Piracy has to be understood as organised criminal activity occurring at sea. It is organised on land, with kidnapping crews and ships for ransom as the business model. Prosecution of piracy suspects is a key component of the overall fight against piracy. The EU NAVFOR seeks, where possible, a legal finish. Transfers of suspect pirates for trial to competent authorities remain necessary to put an end to impunity in the Indian Ocean. The EU is assisting the United Nations Development Programme (UNDP) and the United Nations Office for Drugs and Crime (UNODC) in their work to establish sufficient conditions to allow fair and efficient piracy trials in Somalia. The EU is the largest contributor to the UNODC counter-piracy programme. In the short term, transfers for trial from EU NAVFOR ships remain necessary to put an end to impunity in the Indian Ocean.


Prelude

The Transitional Federal Government of Somalia wrote to the President of the United Nations Security Council asking for international help to fight piracy and armed robbery against ships off the coast of Somalia. In June 2008, the Council unanimously passed United Nations Security Council Resolution 1816, Resolution 1816 authorising nations that have the agreement of the Transitional Federal Government to enter Somali territorial waters to deal with pirates. The measure, which was sponsored by France, the United States and Panama, was to last six months. France initially wanted the resolution to include other regions with pirate problems, such as West Africa, but were opposed by Vietnam, Libya and People's Republic of China, China, who wanted the sovereignty infringement limited to Somalia.


Highlights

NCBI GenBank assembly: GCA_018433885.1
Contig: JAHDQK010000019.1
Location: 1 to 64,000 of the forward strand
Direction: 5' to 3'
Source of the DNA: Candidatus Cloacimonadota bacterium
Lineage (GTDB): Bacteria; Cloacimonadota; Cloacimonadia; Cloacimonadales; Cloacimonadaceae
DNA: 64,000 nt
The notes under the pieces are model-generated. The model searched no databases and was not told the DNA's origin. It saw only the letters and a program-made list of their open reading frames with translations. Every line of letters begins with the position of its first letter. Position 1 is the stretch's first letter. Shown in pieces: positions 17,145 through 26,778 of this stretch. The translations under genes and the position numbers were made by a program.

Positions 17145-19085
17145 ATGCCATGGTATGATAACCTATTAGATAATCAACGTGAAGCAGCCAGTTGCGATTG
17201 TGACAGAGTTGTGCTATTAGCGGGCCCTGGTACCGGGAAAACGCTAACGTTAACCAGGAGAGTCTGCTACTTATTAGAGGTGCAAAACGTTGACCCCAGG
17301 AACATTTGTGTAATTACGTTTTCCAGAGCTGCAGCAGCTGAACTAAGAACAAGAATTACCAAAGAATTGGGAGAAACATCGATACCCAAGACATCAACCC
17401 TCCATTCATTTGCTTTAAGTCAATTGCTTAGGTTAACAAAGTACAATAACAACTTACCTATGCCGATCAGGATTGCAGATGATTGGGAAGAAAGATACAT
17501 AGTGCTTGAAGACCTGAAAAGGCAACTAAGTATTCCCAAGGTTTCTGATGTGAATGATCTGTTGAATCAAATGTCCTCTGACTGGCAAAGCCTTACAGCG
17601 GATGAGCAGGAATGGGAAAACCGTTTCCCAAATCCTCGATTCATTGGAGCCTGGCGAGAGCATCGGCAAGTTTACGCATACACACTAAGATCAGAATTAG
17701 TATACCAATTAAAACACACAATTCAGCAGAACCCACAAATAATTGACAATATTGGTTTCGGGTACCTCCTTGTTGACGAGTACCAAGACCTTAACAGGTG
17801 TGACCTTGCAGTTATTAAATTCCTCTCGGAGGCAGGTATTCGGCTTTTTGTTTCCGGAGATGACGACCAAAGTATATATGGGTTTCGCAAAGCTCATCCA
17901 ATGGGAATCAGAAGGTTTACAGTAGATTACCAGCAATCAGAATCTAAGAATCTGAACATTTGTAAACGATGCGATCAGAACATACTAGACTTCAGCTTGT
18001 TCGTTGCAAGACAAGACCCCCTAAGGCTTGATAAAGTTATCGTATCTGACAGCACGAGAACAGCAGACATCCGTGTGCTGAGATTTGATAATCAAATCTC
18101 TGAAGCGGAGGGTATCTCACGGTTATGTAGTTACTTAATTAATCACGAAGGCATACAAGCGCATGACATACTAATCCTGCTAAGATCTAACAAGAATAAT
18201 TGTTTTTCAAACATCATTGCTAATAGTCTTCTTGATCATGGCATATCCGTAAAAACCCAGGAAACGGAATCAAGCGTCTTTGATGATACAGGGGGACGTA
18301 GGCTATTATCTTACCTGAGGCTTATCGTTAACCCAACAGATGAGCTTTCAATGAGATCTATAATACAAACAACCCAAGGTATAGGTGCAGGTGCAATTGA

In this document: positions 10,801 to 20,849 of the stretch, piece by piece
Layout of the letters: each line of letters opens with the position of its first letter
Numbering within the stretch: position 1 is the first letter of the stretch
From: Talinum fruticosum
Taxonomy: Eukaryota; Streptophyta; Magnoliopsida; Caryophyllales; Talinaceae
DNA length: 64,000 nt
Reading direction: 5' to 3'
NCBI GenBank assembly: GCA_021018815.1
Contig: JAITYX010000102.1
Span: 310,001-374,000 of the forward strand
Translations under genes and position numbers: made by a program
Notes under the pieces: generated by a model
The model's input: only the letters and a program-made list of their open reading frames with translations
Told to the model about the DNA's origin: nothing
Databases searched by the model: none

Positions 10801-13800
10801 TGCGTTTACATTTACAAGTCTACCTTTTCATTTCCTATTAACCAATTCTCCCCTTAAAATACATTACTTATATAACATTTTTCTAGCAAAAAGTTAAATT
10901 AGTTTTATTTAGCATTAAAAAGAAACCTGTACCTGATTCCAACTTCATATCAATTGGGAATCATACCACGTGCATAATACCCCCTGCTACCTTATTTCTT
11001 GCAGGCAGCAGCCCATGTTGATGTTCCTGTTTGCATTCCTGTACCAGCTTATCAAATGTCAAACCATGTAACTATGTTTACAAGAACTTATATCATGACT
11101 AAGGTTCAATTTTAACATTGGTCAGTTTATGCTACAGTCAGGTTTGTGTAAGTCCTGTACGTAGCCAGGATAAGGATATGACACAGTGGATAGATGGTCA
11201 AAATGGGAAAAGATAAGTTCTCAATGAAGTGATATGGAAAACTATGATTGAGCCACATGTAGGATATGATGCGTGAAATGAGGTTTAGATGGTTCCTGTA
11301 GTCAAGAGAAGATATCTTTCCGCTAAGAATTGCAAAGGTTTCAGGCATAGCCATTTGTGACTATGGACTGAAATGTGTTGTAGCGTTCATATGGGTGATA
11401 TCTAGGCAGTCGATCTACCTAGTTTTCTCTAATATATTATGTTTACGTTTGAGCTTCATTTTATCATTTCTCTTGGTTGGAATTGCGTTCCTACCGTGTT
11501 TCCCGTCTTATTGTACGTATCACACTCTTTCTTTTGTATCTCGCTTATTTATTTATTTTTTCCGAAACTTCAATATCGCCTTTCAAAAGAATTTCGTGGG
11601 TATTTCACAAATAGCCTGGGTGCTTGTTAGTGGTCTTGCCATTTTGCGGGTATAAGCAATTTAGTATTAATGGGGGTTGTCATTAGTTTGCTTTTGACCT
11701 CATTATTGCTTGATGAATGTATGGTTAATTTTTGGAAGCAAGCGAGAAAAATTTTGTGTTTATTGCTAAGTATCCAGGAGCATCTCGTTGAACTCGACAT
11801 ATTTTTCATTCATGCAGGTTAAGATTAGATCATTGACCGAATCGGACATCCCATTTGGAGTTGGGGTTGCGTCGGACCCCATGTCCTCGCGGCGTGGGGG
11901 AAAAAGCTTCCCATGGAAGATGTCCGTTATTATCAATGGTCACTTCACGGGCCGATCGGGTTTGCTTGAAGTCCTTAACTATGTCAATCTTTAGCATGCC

Operation Atalanta formally commenced on 8 December 2008 in accordance with the mandate laid down in UNSC United Nations Security Council Resolution 1814, Resolution 1814. On 1 January 2009, eight Somali suspects were captured by the French frigate ''Premier-Maître L'Her'' as they attempted to seize a Panamanian-registered cargo ship (MV S Venus) some 50 nautical miles south of Yemen. On 14 April 2009, the French frigate French frigate Nivôse, ''Nivôse'', attached to Operation Atalanta, captured 11 suspected pirates, together with their mother ship and two skiffs, in an EU NAVFOR focused operation carried out in the Indian Ocean. The French ship responded to the distress message by the 21,000 tonne Liberia flagged MV Safmarine Asia, MV ''Safmarine Asia'' which came under small arms and Rocket-propelled grenade, RPG attack from two skiffs operating from a pirate mother ship. The warship deployed its helicopter, which quickly arrived on the scene, to deter the hijacking and shadow the mother vessel until the frigate arrived. On 26 May 2009, the EU Naval Task Force vessel HSwMS Malmö, HSwMS ''Malmö'' responded to a distress call from the European cargo vessel and apprehended seven suspected pirates. From 5 to 7 March 2010, forces from France, Italy, Luxembourg, Spain and Sweden were in action; the French frigate ''Nivôse'' (F 732) secured its "biggest seizure" to-date in a vital shipping lane off the coast of Somalia, with 35 pirates arrested and four mother ships seized in three days. In May 2010, there were a number of incidents in the area. The Russian destroyer Russian destroyer Marshal Shaposhnikov, ''Marshal Shaposhnikov'' freed the 106,474-ton MV Moscow University, which was about 350 miles east of Socotra, transporting crude oil from Sudan to China. Two days later, however, Russia's Defense Ministry said it had proved impossible to establish the pirates' citizenship or to establish legal grounds for prosecuting, therefore the pirates were returned to their boat and set free. In another incident, a Swedish aircraft attached to the EU Naval Force, the French warship French frigate La Fayette, ''La Fayette'' and the Dutch warship collaborated in the spotting and capturing of a pirate action group composed of a whaler and two skiffs, about 400 miles northwest of the Seychelles Islands. Reports on these incidents, citing other news reports, concluded that pirates were holding almost 20 vessels and about 300 crew members.Alan Cowell, Mark McDonald (6 May 2010)